We are nearing the fifth anniversary of the economic recovery from the Great Recession. This already makes it the fourth longest expansion of the postwar period, and it is not over yet. The forecasting community widely expects a strong bounce back in second quarter GDP following the weather-driven stall of the first quarter. Looking further ahead, most forecasts cluster around a GDP growth rate of 2.5 to 3.0 percent over the next several quarters. This above-trend growth rate would steadily reduce the gap between potential and actual GDP and correspondingly reduce the unemployment rate.
What leads to this relatively upbeat assessment? Over the past three years, GDP growth averaged only 2.0 percent a year and most economists and policymakers worried about downside risks and the need for policy stimulus. But things have gradually changed for the better. First, policy is more supportive. The fiscal consolidation that took place at all levels of government starting in 2010 is behind us. The federal budget is not tightening further. State and local budgets are under control and their employment levels are rising. And Federal Reserve policy continues to be aggressively easy.
Alongside this better policy environment, several other developments are improving prospects for private sectors demands. On the consumer side, households have deleveraged substantially and debt service burdens have declined to levels of decades ago. Exports are closely tied to GDP in our trading partners and most of them have healthier economies this year than last. The continuing boom in the domestic oil and gas industry is adding to business investment spending, both directly by the industry’s expansion and indirectly as low gas prices attract other manufacturers to locate here. Business investment more generally has not risen much in the slow expansion years. If GDP growth quickens as expected, business investment can be expected to rise faster, adding to that growth.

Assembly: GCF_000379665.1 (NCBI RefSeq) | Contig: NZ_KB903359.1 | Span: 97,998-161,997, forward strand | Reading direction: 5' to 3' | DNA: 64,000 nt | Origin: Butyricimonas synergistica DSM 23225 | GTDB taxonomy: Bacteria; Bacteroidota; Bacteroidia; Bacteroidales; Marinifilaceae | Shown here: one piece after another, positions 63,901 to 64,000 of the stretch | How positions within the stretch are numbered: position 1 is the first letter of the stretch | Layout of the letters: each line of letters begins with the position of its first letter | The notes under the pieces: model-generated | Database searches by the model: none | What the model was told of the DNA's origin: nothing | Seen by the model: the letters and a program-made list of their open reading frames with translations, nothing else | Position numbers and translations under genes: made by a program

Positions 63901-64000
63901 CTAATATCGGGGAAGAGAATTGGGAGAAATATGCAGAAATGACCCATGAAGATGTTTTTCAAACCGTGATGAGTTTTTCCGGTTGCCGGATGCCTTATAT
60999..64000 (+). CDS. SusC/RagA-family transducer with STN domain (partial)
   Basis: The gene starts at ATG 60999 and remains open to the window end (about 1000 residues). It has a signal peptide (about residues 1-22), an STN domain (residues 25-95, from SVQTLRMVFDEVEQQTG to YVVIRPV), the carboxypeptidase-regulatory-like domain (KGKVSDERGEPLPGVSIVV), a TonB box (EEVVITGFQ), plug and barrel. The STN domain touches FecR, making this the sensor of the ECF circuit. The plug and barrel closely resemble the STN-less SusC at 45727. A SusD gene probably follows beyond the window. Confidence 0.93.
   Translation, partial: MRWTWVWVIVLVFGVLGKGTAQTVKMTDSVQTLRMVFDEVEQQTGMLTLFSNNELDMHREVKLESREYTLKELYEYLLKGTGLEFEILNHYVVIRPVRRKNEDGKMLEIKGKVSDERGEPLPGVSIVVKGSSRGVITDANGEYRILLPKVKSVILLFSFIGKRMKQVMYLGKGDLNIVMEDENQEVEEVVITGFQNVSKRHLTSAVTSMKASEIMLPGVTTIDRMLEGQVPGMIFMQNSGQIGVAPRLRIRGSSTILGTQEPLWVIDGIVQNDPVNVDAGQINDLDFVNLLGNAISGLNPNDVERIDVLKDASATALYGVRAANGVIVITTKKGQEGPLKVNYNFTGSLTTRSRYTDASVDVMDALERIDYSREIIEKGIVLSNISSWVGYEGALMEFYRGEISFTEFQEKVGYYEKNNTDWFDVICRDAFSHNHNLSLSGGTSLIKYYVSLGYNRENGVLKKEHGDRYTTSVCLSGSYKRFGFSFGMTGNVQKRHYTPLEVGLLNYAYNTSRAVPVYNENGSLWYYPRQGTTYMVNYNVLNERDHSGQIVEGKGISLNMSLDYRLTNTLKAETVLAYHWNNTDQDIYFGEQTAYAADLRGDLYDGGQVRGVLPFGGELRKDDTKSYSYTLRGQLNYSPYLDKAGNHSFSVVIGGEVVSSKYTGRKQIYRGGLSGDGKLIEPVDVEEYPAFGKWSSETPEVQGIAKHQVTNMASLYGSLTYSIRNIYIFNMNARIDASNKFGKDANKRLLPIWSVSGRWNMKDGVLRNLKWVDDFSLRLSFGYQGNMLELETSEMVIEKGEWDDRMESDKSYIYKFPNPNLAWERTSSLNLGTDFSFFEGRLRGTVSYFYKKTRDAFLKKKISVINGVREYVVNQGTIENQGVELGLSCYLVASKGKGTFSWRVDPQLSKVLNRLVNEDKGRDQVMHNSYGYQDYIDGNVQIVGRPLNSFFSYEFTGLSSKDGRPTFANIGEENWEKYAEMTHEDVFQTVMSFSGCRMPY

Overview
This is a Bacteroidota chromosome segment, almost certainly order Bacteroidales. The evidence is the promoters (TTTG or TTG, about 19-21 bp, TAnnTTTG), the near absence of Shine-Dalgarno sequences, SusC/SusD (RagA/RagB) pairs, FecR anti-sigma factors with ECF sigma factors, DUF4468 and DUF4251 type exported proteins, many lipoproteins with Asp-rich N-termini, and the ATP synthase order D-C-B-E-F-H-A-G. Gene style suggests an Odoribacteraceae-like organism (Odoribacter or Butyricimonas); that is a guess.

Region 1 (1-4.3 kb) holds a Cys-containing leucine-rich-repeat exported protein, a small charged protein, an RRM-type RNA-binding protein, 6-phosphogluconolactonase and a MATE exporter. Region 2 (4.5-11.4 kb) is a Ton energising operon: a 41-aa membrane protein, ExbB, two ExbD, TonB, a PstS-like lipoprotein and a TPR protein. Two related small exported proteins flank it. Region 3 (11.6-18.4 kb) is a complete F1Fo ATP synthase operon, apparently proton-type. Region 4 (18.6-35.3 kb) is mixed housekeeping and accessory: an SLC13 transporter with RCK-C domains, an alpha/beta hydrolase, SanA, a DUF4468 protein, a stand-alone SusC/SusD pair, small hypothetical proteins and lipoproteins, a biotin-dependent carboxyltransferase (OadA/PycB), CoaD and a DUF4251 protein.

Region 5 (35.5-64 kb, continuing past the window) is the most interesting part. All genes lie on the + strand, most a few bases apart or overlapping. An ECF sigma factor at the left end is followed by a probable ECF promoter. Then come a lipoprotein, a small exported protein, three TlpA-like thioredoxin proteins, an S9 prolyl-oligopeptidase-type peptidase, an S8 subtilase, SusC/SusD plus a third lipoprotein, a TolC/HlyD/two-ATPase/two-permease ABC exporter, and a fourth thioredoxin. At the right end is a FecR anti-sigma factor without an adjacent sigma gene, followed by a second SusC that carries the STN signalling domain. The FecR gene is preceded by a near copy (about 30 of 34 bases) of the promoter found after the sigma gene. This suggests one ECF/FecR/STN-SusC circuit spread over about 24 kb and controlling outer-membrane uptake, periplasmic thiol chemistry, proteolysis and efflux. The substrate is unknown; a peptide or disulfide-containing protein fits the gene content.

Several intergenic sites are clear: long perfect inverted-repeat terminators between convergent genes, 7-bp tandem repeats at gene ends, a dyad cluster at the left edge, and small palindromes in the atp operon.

Looking beyond the next couple of years, current estimates of potential GDP–the GDP that would correspond to full employment in the labor market–are meaningfully below the estimates that prevailed before the Great Recession. This difference reflects the decline in labor force participation that the extended slump has brought about, and a lower estimate of the trend growth in productivity in the intervening years. Some of these changes, such as the low participation of younger cohorts who are staying in school longer, should be reversed by a return to high employment rates. Other changes, such as the lower participation of some older workers who lost jobs in the slump, are likely to be permanent for this cohort. But as future cohorts reach the same ages, their experience will have been different and their participation may be correspondingly higher.
With these parameters for the growth of potential, and with the near term forecast of 2.5 to 3.0 percent GDP growth, what can we expect over the next half decade or so? In practice, the Fed will choose when to tighten policy by closely observing how wages and prices are actually behaving. But as a ballpark estimate, the history of recent decades suggests an unemployment rate around 4.5 percent is sustainable full employment. And if that turns out to be right, the Fed will conduct policy so as to put the economy on its potential growth path with unemployment near that level.
Of course a lot can happen to throw off the best of forecasts. And shocks that cannot be anticipated will occur. But inflation risks, which have often complicated the conduct of policy in the past, have seldom been lower. And a transition to continued growth along the economy’s potential path is a reasonable central case for a middle run forecast. If we take 2 percent as the growth rate of potential for the next several years–a rate a bit slower than the CEA’s current estimate–then it would take a few years of expanding at the 2.5 to 3.0 percent rate forecasted here to reach full employment. After that, growth would be limited by the growth of potential. What started as a disappointingly slow recovery could end as a historically long expansion. That would not solve all the problems that have emerged concerning relative incomes and the concentration of unemployment; but it would provide a constructive environment in which to work on them. All in all, such an expansion today would be the envy of most of the world’s other advanced economies.